Just in case you were beginning to mistake me for a coffee addict who blazes through books, I thought I’d write a post to correct that picture in your mind.
In fact, I want to convince you of one of the most important rules when it comes to reading.
I want to show you why absorbing a book into your bloodstream is a good thing.
And I want to show you that unless you do this, you’re likely missing out on the best kind of reading. Let me show you what I mean.
Mutilating the Garden
Now, what I’m about to say might make you grit your teeth. Clench your fist. Pick up a crow bar.
You might compare my idea to a suggestion we rip out the chrysanthemums from your garden. Uproot the lemongrass, lavender or tarragon. Or pluck your prize-winning cherry tree out with a winch hitched to a pickup.
But that couldn’t be further from the truth. So relax.
3 Kinds of Book Owners
There are book owners who buy and never read. They worship the bestseller. They adore the elegant binding and pristine paper of a collector’s edition set. These book lovers are marked not so much by intelligence but by wealth.
Then there’s the book owner who buys but seldom reads every page of a book. More likely flirts with a few pages before setting a volume down. Like the first, his books look brand new ten years after he bought them.
Then there’s the book owner who owns a small shelf collapsing under the weight of stained, dog-eared, loose in the binding, who has an insatiable appetite to read more books, and, most importantly, scrawled-in-from-front-to-back books.
It’s that last reader who absorbs a book into his bloodstream. And it’s that last reader who I want to convince you to become.
5 Good Reasons to Write in a Book
Writing in a book isn’t a magical act. And it isn’t like destroying a garden. But it is a symbol that you’ve crossed over from owning a book to actually absorbing a book. Mortimer J. Alder compares it to buying a steak versus eating the steak…
Until it’s in your bloodstream, you’re simply keeping it cool. And until you write in a book, you don’t own it. You’re just babysitting.
So, before I give you ideas on how to mark a book up, let me show you why writing thoughtfully in your books is a good idea.
Here are five reasons:
1. Activates your mind.
Instead of being a participant who merely sits back and tries to acknowledge everything that comes at him, the mind leans forward and starts to interrogate.
2. Marks your territory.
Disgusting, but think dog, urine, fire hydrant. Going back to a book two years later after you marked it up can be so entertaining: You get to explore your thoughts, moods, and passions from the past. It’s an intellectual diary.
3. Establishes a footprint.
Your scribble marks in a book tell you what ground you’ve covered in a half-read book. And they help you recall ideas and concepts you’ve read if you’re going in for a second time.
4. Teaches you how to write.
After picking apart a chapter, you naturally start to absorb that writer’s style. Important if you’re an emerging author.
5. Exposes the intangible.
Marking up a book uncovers the writer’s patterns, styles, and meaning…much like an archaeologist meticulously dusting debris away from a ceramic pot buried three thousand years ago sees the design.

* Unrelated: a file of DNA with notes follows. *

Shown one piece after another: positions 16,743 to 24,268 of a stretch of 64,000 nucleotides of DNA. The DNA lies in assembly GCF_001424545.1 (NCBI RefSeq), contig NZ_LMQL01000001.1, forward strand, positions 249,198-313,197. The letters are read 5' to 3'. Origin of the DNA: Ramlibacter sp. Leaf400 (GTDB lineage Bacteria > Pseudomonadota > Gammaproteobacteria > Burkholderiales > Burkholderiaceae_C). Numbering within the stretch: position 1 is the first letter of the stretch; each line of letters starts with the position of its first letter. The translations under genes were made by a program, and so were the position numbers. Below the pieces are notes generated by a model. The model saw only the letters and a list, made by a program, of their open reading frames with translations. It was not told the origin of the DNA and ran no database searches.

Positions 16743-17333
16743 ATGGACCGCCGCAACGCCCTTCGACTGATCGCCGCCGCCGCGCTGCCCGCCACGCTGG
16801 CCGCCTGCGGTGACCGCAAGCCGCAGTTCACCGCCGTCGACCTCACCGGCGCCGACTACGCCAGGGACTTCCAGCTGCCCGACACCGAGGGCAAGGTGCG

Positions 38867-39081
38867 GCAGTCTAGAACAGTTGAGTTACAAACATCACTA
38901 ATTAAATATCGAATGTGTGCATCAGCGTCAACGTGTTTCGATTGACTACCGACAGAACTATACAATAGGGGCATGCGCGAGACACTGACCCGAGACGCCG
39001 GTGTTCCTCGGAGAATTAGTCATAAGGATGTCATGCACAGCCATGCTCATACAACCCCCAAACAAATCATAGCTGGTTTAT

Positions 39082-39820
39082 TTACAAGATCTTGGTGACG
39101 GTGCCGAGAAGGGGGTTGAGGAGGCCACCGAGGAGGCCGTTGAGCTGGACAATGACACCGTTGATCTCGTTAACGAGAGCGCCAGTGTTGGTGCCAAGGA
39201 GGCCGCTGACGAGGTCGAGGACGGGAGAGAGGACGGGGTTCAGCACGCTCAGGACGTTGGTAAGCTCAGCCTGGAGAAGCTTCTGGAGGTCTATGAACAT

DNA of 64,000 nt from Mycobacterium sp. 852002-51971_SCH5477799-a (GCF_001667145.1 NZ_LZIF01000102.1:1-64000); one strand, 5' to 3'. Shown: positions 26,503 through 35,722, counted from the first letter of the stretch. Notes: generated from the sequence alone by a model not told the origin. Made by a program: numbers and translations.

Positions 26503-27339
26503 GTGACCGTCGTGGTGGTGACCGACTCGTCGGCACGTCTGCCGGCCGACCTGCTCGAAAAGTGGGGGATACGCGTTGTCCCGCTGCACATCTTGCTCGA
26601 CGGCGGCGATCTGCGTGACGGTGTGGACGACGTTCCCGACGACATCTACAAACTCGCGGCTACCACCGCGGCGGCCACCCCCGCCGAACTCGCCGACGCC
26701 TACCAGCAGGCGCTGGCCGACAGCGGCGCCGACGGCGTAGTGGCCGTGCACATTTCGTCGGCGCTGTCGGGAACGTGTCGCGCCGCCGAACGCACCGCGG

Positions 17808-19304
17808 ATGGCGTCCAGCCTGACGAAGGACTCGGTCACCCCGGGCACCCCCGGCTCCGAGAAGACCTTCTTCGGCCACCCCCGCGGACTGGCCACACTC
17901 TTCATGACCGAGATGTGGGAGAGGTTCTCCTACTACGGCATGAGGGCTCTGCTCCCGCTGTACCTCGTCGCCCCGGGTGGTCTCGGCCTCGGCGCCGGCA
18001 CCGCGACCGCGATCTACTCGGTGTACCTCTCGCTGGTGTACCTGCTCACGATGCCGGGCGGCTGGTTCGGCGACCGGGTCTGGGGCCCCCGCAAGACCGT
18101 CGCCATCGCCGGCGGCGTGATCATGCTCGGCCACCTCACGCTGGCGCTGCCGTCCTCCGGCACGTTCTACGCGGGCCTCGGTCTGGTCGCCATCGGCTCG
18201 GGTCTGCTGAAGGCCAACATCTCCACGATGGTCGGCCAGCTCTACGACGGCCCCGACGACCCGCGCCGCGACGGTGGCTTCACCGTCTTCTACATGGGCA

How Does This Approach Differ from Speed Reading?
Are you kidding me? It’s the difference between a dog swallowing a burrito versus a caterpillar systematically nibbling away at a leaf.
One’s fast. One’s slow. And one is better.
You drill through a newspaper in 15 minutes…devour a magazine in an hour…claw your way through a Kellerman in a night because these are light, superficial readings.
On the other hand, you linger on the poems of John Donne. John Owen’s Mortification of Sin in Believers. Repeatedly grind a rut with a pencil into the first four pages of Ulysses. And laboriously fill the margins of a chapter like “April Seventh, 1928” with notes.
Why Go Through All This Trouble?
The point of writing in a good book is NOT to see how many you can get through. The point is to see how many get through to you. How many you absorb into your blood.
And one of the best ways to do that is to write in it. Let me give you some obvious and no-so-obvious tips on how to do just that.
10 Tips on How to Write in a Book
1. Circle interesting words.
2. Underline interesting sentences.
3. Write questions or comments in the margin.
4. Draw arrows from the notes in the margin to the section of the book the note refers to.
5. Record the page number where an idea is repeated.
6. Summarize each chapter on the blank page in between chapters.
7. Create an outline of the book on blank pages in the front of the book.
8. Summarize the main idea of the book in the blank pages at the back.
9. Summarize some of the supporting ideas.
10. Create an index of topics, books or ideas for future exploration.
If I’ve failed to convince you of writing in a book, at least use a scrap of paper to write on. A scrap of paper you keep in the book.
Writing in books: Good or bad? Easy or hard for you? What tricks do you use to mark up your books? Anything I didn’t mention? Looking forward to your thoughts.
P.S. Did you know you can listen to an audio version of this article: The Shocking Way to Master Any Book.